The Harbour, Cassis by Francis Cadell (1924)
The Harbour, Cassis by Francis Cadell (1924)

In 1923 Cadell embarked on a painting trip to the beautiful small seaside town of Cassis, on the French Mediterranean coast. The following year he produced some of his most radiant Colourist works while staying with fellow Colourist, Peploe.   One of the works he painted there in 1923/4 was entitled The Harbour, Cassis and cleverly reflects the harsh Mediterranean light and the effect it has the surrounding buildings.  Here the sun is so intense and the colours more vibrant.  It is truly an artist’s paradise.  (I was fortunate to visit this idyllic place a few years ago and was amazed by its charm and beauty).

Like most good things in life – they seem to have to end, and for Francis Cadell his lavish lifestyle in Edinburgh, which we saw reflected in many of his paintings of elegant women and opulent interiors,  came to an end with the decline of the art market during the economic downturn of the late 1920s.  Cadell, who had led a somewhat pampered and indulgent way of life was, like many others, badly affected financially and he was forced to sell part of his multi-storeyed Ainslie Place property.  Things deteriorated further in the early 1930’s and sales of his works dwindled and he was even forced to move to a less expensive and salubrious residence.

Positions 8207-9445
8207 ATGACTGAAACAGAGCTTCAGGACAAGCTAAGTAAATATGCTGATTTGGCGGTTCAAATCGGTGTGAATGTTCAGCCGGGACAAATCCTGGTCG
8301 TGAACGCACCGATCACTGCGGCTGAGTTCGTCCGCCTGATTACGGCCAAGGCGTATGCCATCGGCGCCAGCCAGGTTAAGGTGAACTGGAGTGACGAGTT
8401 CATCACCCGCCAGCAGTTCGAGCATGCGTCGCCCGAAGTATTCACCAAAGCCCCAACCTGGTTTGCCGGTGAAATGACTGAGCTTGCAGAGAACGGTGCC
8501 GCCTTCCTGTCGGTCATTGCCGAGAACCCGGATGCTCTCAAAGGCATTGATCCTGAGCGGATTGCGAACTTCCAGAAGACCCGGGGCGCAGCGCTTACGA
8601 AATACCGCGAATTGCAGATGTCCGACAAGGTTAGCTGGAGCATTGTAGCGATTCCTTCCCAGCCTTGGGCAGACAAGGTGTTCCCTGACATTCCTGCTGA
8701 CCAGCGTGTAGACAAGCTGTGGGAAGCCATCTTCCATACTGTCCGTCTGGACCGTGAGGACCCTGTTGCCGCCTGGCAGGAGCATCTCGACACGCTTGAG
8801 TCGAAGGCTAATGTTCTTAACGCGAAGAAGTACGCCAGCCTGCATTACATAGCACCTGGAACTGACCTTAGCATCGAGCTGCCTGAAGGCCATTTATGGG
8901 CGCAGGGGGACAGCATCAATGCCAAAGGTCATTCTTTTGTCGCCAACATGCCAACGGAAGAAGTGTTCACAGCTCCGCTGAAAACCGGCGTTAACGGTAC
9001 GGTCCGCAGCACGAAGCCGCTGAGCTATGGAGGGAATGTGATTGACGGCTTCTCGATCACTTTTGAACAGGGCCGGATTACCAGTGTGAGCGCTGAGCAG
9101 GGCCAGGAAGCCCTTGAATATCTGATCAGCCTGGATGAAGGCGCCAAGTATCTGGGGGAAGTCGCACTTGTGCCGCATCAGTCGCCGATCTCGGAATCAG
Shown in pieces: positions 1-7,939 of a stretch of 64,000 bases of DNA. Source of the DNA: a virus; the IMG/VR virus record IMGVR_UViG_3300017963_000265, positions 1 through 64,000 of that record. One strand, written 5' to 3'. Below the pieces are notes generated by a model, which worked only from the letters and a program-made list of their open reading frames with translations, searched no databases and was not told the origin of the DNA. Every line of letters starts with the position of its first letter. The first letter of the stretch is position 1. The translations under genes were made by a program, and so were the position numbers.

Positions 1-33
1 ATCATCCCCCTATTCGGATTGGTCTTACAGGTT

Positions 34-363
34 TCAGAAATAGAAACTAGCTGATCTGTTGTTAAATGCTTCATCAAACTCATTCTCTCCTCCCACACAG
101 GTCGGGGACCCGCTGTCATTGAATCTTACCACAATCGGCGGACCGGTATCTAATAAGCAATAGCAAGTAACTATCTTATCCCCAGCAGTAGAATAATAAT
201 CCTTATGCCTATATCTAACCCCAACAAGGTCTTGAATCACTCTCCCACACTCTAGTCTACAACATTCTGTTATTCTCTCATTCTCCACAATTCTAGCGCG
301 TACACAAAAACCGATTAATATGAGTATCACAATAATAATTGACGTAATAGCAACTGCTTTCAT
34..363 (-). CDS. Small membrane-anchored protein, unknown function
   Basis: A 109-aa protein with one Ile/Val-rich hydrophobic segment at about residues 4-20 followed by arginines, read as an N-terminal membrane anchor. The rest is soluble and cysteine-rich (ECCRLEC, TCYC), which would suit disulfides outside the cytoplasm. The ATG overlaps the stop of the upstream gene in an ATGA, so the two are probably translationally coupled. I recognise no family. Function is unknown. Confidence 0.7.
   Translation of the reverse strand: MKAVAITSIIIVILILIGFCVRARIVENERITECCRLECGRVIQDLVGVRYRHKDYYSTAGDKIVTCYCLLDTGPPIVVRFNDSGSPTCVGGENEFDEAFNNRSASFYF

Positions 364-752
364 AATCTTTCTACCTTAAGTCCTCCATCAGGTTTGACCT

In 1935 he was elected a member of the Royal Society of Watercolours and the following year he was made an Academician of the Royal Scottish Academy.   Sadly, by 1936, his health was starting to decline and the following year, 1937, Cadell died, aged 54, the cause being given as cancer and cirrhosis of the liver.

Queen Charlotte with her Two Eldest Sons by Allan Ramsay

Queen Charlotte with her Two Eldest Sons by Allan Ramsey (c.1764)

Britain is very fortunate to have so many art galleries.  Although if one lives in London I suppose one has the cream of the crop but dotted throughout the land there are some excellent art establishments.  One of the richest collection of art works is owned by the monarch and is held in trust for her successors and the nation.   There are more than 7000 paintings within the Royal Collection as well as thousands of watercolours, prints and drawings.  The collection is not held in just one place, Buckingham Palace, but is spread around the royal residences, such as Windsor Castle, Palace of Holyroodhouse in Edinburgh, Balmoral Castle, Hampton Court and Sandringham House.   The total collection is estimated to be worth around ten billion pounds.  My Daily Art Display today features a painting from the Royal Collection which hangs in Buckingham Palace.  It is entitled Queen Charlotte and her Two Eldest Sons by the Scottish portrait painter Allan Ramsay, which he completed around 1764.